50 Years of Western North Carolina Wilderness: Joyce Kilmer - Slickrock Wilderness

By Brent Martin, The Wilderness Society

This article originally appeared in The Laurel Magazine and is posted here with permission from the author.

                When American poet, writer, and Sargent Joyce Kilmer departed on the morning of July 30, 1918 to lead a scouting party determining the location of a German machine gun, he would have never imagined that his memory would be forever preserved in a remote part of the western North Carolina Mountains by a Wilderness area bearing his name.  These were the final days of the Second Battle of Marne, and Kilmer, a member of the 69th Infantry Regiment and admired for his nerve in scouting into dangerous territory, was killed that afternoon by a German sniper’s bullet near the French village of Seringes-et-Nesles.   Kilmer was well established and popular as a poet when he entered the war in 1917, having published the poem “Trees” in Poetry magazine in 1913, and the collection, Trees and Other Poems the following year.  He was considered by many as the laureate of the Catholic Church and was well established as a critic and lecturer. 

                So In 1934 when the Veterans of Foreign Wars petitioned the United States government to “examine its millions of forested acres and set aside a fitting area of trees to stand for all time as a living memorial” to Kilmer, the Forest Service decided on an uncut 3,800-acre area along Little Santeetlah Creek in Graham County, which was dedicated as the Joyce Kilmer Memorial Forest on July 30, 1936.   Given that the Forest Service could have chosen from any number of areas from across the United States, that this magnificent grove of ancient Tulip, Beech, Basswood, and Hemlock trees won out speaks volumes to its rarity and spectacular beauty. 

                Almost forty years later in 1975, Joyce Kilmer – Slickrock Wilderness was established to over 17,000 acres with the passage of the Eastern Wilderness Act.   The Eastern Wilderness Act was passed eleven years after the popular 1964 Wilderness Act (50th anniversary this year), and protected sixteen new Wilderness areas in the eastern United States totaling 207,000 acres.   Perhaps more importantly, the Eastern Wilderness Act overturned an emerging notion in Congress that Wilderness in the eastern United States was not possible due to a “purity standard,” which held that all lands in the east had been cutover or grazed, thereby impossible to designate as true wilderness as areas were deemed in the west.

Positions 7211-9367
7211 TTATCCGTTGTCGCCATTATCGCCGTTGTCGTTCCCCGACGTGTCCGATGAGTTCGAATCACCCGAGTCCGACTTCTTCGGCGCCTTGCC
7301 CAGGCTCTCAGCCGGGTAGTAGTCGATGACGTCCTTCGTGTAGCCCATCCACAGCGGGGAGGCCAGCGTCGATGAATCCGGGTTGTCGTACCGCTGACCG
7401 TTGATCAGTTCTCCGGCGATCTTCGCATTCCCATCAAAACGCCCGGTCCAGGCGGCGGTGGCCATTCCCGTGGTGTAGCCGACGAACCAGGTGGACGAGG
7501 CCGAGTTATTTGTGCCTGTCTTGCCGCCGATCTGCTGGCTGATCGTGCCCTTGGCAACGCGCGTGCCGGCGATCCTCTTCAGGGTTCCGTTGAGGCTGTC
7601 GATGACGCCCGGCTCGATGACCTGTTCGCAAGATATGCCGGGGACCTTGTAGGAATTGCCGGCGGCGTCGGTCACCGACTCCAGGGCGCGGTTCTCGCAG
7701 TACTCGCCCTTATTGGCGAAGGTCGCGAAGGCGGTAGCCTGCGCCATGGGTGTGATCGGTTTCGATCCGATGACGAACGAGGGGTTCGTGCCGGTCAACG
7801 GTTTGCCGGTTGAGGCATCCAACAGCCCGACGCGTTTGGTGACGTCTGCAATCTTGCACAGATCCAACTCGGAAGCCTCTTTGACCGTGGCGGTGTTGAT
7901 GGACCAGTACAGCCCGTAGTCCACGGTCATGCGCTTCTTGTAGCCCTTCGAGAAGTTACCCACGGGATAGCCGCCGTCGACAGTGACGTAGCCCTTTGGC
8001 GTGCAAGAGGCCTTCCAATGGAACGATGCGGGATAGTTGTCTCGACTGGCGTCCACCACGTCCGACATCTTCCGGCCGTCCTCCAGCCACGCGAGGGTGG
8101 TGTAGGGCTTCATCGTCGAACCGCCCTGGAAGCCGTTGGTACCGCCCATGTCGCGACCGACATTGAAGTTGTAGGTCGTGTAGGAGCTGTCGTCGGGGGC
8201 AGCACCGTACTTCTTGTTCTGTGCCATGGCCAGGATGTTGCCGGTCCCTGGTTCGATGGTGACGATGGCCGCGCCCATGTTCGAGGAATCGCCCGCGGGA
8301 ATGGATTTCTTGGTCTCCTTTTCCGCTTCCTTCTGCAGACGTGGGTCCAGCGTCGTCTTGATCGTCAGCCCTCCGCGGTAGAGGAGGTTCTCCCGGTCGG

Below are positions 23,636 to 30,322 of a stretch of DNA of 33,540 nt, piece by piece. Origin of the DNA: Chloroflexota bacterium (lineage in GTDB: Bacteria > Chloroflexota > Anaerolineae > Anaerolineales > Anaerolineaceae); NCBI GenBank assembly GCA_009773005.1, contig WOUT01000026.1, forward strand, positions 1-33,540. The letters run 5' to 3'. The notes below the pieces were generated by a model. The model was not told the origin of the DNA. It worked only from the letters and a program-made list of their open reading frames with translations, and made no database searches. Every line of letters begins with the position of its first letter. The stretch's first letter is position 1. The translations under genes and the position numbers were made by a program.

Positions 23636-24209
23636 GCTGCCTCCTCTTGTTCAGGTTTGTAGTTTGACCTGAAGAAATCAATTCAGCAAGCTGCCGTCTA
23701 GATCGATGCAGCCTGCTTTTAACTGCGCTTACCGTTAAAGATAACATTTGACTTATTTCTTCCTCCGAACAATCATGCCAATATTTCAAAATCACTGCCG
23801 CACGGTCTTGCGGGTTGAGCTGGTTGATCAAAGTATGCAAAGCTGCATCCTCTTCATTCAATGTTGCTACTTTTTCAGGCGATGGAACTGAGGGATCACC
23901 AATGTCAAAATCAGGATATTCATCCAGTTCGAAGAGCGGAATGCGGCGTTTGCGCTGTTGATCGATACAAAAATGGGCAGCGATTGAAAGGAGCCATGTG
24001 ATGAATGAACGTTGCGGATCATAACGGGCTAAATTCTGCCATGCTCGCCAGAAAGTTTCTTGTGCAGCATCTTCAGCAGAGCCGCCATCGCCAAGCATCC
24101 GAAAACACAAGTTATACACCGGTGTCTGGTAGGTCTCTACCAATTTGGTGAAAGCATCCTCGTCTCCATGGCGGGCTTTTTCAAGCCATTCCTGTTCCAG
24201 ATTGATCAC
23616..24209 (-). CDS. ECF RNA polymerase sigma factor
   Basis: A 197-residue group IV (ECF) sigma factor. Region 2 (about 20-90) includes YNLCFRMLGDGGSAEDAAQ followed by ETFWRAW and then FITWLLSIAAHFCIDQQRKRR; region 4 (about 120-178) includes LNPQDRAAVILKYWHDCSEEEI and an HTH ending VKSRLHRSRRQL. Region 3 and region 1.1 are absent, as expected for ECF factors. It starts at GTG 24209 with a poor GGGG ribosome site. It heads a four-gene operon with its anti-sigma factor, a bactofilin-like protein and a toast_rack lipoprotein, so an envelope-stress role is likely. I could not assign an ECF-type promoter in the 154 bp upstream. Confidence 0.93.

Lying within one of the largest concentration of wild lands in the southeast, Joyce Kilmer – Slickrock Wilderness and Memorial Forest is an incredible destination for those wanting to see a part of western North Carolina that is remote and rugged, yet completely accessible.  Access to the Memorial Forest is an easy two mile loop trail, which takes visitors through the forest of ancient giants, beginning in a paved parking area approximately twelve miles from Robbinsville, North Carolina.   The parking area is fully equipped with bathrooms, picnic tables, and an interpretive kiosk.  Once onto the loop trail, travelers can gain a quick understanding of what this type of southern Appalachian forest looked like four hundred years ago.   Unfortunately, the giant hemlocks which once graced the path have been infested with an exotic insect, the hemlock wooly adelgid, and have been taken down for safety reasons. 

                For those wanting an extended visit, try the many trails within the 16,000 acre Citico Creek Wilderness, which joins Joyce Kilmer Slickrock to the west along its Tennessee border.  The scenic Benton MacKaye Trail, honoring the architect of the Appalachian Trail and founding member of The Wilderness Society, traverses the region between the two.   To the south is the spectacular Cherohala skyway.  The Cherohala Skyway, linking the Joyce Kilmer area to Tellico Plains, Tennessee, rivals the Blue Ridge Parkway in its beauty and views, without the traffic and millions of visitors.   All in all, it is an area rich in history, beauty, and recreational opportunities, and not to be missed in your visits into the western North Carolina mountains.